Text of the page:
South Carolina: A Short History, 1520-1948

By David Duncan Wallace | Go to book overview

CHAPTER LV
CLOSING YEARS OF RECONSTRUCTION, 1871-1876

THE CONFUSION and iniquity of the Reconstruction government so overshadow the period that the economic and social forces for ultimate recovery may be overlooked. Barring the small minority whose hands were folded in despair, the white population, impelled by the necessities of existence and the pride of family, community, and race, at once set to making the best of a bad situation. The double object of developing resources and overcoming the black majority was present in the law of December, 1866, appropriating $10,000 for promoting immigration from Europe. Immigration societies in a number of counties and individual agencies helped to bring in some hundreds, mainly Germans. General M. W. Gary planned to bring in immigrants and also to force Negroes from the State by reducing cotton acreage. It is clear why the Negroes bitterly opposed the movement and abolished the office of commissioner in 1868. The poor whites also feared immigrant competition, and most farmers preferred the black labor.

Agricultural Revival and Hardships.-- By 1870 the State (barring those large planters unable to readjust) had gone far toward economic recovery. The South's 1870 cotton crop was the largest since 1861. The crop of 1879 was the largest ever grown. Many prominent men resolved to eschew politics until corruption wore itself out and to devote themselves to building their own fortunes. South Carolina phosphates, discovered in 1867, made some rich and many prosperous and greatly increased the value of lands which without it were hardly worth cultivating. D. H. Jacques, D. Wyatt Aiken, J. L. Coker, Johnson Hagood, William M. Shannon, Thomas G. Clemson, and the men who revived the "State Fair" of the South Carolina Agricultural and Mechanical Society in 1869 inspired better agricultural methods.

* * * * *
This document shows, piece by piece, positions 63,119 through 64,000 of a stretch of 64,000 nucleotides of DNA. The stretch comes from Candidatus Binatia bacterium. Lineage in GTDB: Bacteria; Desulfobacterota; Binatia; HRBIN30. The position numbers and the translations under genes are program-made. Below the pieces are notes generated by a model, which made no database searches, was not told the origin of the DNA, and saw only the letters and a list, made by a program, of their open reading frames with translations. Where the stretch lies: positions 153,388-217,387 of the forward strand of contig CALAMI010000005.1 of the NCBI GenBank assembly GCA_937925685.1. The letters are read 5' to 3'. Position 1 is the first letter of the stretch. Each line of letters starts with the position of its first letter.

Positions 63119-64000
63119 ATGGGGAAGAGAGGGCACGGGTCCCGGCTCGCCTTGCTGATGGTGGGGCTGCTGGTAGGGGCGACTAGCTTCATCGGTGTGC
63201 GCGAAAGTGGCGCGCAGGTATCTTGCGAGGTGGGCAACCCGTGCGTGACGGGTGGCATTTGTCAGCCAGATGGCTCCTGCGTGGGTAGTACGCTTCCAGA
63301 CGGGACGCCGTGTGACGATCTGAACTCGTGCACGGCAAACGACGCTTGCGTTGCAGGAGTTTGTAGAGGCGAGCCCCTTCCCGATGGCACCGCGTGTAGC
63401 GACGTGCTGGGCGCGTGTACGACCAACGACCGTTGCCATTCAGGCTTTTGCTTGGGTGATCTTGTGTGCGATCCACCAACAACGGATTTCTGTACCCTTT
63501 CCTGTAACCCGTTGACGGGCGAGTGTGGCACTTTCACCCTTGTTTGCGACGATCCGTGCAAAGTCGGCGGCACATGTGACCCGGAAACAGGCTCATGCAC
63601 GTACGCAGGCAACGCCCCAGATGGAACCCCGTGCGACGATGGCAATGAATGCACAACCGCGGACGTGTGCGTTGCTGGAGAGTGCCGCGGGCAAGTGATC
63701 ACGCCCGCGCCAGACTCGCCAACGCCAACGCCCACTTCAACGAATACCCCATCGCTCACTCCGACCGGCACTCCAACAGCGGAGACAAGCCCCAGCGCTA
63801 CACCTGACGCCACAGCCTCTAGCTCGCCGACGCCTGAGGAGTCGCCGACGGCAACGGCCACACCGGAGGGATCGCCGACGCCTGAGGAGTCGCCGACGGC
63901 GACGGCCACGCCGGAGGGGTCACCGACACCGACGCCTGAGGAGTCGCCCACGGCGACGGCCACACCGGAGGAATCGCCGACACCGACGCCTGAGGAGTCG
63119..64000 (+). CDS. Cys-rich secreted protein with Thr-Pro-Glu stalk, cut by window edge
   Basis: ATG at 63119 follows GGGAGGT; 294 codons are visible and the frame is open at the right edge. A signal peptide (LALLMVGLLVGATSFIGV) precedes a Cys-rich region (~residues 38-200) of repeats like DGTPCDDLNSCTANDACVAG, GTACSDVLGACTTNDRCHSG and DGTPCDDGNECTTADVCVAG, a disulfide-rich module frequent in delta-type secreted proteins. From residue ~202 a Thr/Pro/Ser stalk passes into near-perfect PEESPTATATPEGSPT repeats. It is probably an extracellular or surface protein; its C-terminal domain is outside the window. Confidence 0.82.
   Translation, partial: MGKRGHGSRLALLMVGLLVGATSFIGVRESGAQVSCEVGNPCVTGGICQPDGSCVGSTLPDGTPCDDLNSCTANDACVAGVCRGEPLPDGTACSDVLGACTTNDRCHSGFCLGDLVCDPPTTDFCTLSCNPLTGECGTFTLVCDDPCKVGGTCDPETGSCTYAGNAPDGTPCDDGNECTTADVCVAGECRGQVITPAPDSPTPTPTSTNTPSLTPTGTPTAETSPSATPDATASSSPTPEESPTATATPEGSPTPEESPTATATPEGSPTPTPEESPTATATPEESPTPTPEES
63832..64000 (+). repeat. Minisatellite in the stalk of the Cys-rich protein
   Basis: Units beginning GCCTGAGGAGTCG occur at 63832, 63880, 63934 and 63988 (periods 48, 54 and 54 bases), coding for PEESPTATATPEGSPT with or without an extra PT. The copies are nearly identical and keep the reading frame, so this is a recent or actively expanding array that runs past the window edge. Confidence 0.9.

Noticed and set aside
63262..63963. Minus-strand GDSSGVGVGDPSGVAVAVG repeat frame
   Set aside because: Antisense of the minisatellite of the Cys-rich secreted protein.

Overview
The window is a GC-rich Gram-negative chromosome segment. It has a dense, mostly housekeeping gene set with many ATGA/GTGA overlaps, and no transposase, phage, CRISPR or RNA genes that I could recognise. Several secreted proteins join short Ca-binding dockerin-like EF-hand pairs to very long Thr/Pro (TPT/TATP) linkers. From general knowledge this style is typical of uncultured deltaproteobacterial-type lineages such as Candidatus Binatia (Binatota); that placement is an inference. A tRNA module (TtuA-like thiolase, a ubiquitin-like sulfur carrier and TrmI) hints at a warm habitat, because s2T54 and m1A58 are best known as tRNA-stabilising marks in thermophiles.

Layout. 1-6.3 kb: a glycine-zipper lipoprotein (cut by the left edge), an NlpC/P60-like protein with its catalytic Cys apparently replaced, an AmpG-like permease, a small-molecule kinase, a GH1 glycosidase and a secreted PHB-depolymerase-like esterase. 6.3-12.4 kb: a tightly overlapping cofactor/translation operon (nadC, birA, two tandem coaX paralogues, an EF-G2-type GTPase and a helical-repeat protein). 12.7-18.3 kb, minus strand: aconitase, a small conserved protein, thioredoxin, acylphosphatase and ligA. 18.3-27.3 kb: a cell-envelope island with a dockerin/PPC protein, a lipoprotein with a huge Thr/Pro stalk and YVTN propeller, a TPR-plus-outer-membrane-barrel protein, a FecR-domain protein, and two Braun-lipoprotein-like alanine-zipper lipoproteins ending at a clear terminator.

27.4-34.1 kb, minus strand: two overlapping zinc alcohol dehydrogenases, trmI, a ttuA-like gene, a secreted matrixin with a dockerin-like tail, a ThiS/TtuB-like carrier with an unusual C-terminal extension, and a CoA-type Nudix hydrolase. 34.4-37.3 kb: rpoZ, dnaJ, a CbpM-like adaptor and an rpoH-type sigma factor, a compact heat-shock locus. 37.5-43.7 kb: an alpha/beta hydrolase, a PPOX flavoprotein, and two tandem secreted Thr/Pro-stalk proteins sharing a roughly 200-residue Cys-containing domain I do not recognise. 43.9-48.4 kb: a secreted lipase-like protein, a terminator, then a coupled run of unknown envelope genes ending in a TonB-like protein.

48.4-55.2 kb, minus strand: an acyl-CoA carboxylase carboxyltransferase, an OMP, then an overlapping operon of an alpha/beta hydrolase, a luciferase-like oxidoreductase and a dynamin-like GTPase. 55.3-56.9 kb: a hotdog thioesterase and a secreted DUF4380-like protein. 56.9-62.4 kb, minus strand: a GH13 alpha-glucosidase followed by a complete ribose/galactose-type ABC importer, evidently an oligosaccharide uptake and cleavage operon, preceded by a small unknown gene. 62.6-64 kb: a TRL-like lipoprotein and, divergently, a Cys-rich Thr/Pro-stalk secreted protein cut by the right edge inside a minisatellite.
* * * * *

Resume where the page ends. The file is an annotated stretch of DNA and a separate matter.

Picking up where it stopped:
The Grange, as the Patrons of Husbandry were popularly called, entered South Carolina in 1871 and during the nine years of its prominence stimulated legal and social movements for the benefit of the farmer, got him a discount in trade, cultivated his mind, and virtually laid the foundation on which more aggressive men in the eighties built the "Farmers' Movement" and engineered the Farmers' Alliance and

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